Also, I should spel out a message for NASA. They’re probably worried.

Mindy read the Morse code aloud. “Roled. Fixing now.”

“What? That’s it?” Venkat said over the phone.

“That’s al he said,” she reported, cradling the phone as she typed out an email to the list of interested parties.

“Just three words? Nothing about his physical health? His equipment? His supplies?”

“You got me,” she said. “He left a detailed status report. I just decided to lie for no reason.”

“Funny,” Venkat said. “Be a smart-ass to a guy seven levels above you at your company. See how that works out.”

“Oh no,” Mindy said. “I might lose my job as an interplanetary voyeur? I guess I’d have to use my Master’s degree for something else.”

“I remember when you were shy.”

“I’m space paparazzi now. The attitude comes with the job.”

“Yeah, yeah,” Venkat said. “Just send the email.”

“Already sent.”

LOG ENTRY: SOL 499

I had a busy day today and I got a lot done.

I started out pretty sore. I had to sleep on the wal of the rover. The bedroom won’t work when the airlock is facing up. I did get to use the bedroom, somewhat. I folded it up and used it as a bed.

Anyway, suffice to say the wal of the rover wasn’t made for sleeping on. But after a morning potato and Vicodin, I was feeling much

better.

At first I figured my top priority was the trailer. Then I changed my mind. After taking a good look at it, I decided I’d never be able to right it by myself. I’d need the rover.

So today was focused on getting the rover righted.

I brought al my tools along on this trip, figuring I’d need them for the MAV modifications. And along with them I brought cabling. Once

I get set up at the MAV, my solar cels and batteries wil be in a fixed position. I don’t want to move the rover around every time I use a dril on the far side of the MAV. So I brought al the electrical cabling I could fit.

Good thing, too. Because it doubles as rope.

I dug up my longest cable. It’s the same one I used to power the dril that destroyed Pathfinder. I cal it my “Lucky Cable.”

I plugged one end in to the battery and the other in to the infamous sample dril. Then walked off with the dril to find solid ground.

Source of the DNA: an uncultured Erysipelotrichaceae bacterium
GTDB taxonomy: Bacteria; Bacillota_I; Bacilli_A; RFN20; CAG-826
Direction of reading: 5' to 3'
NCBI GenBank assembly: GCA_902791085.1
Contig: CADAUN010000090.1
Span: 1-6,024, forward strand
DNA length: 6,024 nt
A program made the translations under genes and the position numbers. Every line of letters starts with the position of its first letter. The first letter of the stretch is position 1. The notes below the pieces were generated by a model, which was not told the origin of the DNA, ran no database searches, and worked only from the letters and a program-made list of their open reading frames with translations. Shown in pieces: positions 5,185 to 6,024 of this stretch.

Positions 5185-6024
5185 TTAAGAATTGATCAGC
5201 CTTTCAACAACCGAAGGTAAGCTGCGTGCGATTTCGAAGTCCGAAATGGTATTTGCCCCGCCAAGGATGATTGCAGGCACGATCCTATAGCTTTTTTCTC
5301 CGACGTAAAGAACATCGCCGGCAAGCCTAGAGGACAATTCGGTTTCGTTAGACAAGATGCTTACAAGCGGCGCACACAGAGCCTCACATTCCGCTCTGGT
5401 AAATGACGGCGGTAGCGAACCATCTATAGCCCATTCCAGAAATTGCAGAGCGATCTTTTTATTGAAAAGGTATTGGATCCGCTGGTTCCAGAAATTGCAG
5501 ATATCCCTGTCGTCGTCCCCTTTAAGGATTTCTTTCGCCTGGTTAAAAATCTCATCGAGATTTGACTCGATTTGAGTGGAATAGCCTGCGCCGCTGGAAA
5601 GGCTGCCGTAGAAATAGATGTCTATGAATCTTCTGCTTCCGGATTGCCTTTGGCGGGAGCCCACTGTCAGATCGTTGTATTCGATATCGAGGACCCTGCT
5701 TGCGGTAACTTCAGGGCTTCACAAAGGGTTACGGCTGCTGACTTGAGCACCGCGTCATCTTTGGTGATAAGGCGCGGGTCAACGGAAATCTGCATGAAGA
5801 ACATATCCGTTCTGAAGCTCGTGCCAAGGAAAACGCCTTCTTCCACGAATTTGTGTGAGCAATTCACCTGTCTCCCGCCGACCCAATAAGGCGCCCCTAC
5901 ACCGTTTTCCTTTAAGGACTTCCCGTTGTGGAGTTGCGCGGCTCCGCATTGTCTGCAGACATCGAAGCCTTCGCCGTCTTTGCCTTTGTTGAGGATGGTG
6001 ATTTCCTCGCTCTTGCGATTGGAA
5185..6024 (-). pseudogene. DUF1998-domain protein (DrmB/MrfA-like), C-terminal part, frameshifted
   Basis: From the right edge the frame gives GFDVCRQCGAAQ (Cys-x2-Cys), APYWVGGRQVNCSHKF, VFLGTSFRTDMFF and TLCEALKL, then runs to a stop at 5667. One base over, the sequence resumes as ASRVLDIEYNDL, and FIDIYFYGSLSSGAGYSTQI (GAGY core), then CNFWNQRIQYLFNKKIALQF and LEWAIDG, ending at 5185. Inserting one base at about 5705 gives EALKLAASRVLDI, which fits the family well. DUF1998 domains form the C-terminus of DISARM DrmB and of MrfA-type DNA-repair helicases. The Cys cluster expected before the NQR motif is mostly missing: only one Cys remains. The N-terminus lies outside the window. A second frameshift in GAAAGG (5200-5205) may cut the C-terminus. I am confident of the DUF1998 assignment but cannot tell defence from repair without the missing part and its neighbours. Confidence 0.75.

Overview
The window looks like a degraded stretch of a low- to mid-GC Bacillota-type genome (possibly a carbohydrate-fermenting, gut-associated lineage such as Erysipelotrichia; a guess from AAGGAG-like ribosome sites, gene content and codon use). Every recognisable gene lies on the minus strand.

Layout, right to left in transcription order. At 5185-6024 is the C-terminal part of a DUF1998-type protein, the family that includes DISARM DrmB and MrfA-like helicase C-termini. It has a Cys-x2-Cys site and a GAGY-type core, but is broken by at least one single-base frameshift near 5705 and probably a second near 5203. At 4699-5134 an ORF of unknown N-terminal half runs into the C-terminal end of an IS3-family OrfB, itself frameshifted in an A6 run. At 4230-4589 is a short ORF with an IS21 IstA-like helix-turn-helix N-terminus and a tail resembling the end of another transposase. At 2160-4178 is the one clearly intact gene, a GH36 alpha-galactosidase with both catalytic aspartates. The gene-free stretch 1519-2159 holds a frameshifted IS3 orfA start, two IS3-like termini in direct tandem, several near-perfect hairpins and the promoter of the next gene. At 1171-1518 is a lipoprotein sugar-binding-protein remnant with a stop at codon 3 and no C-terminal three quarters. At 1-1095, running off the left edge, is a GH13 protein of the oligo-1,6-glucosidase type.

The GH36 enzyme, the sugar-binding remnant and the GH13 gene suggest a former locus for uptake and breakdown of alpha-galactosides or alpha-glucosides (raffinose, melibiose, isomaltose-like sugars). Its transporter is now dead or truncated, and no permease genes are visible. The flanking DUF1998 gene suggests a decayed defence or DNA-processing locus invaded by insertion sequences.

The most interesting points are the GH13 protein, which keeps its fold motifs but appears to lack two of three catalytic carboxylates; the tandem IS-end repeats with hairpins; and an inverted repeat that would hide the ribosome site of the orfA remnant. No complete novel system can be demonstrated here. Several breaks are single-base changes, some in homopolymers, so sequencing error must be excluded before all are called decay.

Once I found it, I kept going until I’d gone as far as the electrical line would reach. I drove a 1-meter bit half a meter into a rock, unplugged the power line, and tied it around the base of the bit.

Then I went back to the rover and tied off the cord to the roof-rack bar on the high side. Now I had a long, taut line running

perpendicular to the rover.

I walked to the middle of the cord and puled it lateraly. The leverage advantage on the rover was huge. I only hoped it wouldn’t break

the dril bit before it tipped the rover.

I backed away, puling the line more and more. Something had to give, and it wasn’t going to be me. I had Archimedes on my side. The

rover finaly tipped.

It fel on to its wheels, kicking up a large cloud of soft dust. It was a silent affair. I was far enough away that the thin atmosphere had no hope of carrying the sound to me.

I untied the power line, liberated the dril bit, and returned to the rover. I gave it a ful system’s check. That’s a boring-as-hel task but I had to do it. Every system and subsystem was working correctly.

JPL did a damn good job making these rovers. If I get back to Earth, I’m buying Bruce Ng a beer. Though I guess I should buy al the

JPL guys a beer.

Beers for fu@king everyone if I get back to Earth.

Anyway, with the rover back on its wheels it was time to work on the trailer. Problem is, I’m in a crater.

I had gotten most of the way down the Ramp when I roled the rover. And the Ramp is up against the western edge of the crater. So

the sun sets realy early from my point of view. I’m in the shadow of the western wal. And that royaly sucks.

Mars is not Earth. It doesn’t have a thick atmosphere to bend light and carry particles that reflect light around corners. It’s damn-near a vacuum here. Once the sun isn’t visible, I’m in the dark. Phobos gives me some moonlight, but not enough to work with. Deimos is a little piece of sh@t that’s no good to anyone.

Long story short: I ran out of daylight. I hate to leave the trailer sitting on its baloon for another night, but there’s not much else I can do. I figure it’s survived a whole day like that. It’s probably stable for now.

And hey, with the rover righted, I get to use the bedroom again! It’s the simple things in life that matter.

LOG ENTRY: SOL 500

When I woke up this morning, the trailer hadn’t popped yet. So that was a good start.

The trailer was a bigger chalenge than the rover. I only had to tip the rover. I’d need to completely flip the trailer. That requires lot more force than yesterday’s little leverage trick.

The first step was to drive the rover to near the trailer. Then came the digging.

Oh god the digging.

The trailer was upside down with its nose pointed downhil. I decided the best way to right it was to take advantage of the slope and

rol the trailer over its nose. Basicaly to make it do a somersault to land on its wheels.

I can make this happen by tying off the cable to the rear of the trailer and towing with the rover. But if I tried that without digging a hole first, the trailer would just slide along the ground. I needed it to tip up. I needed a hole for the nose to fal in to.

So I dug a hole. A hole one by three meters, and one meter deep. It took me four miserable hours of hard labor, but I got it done.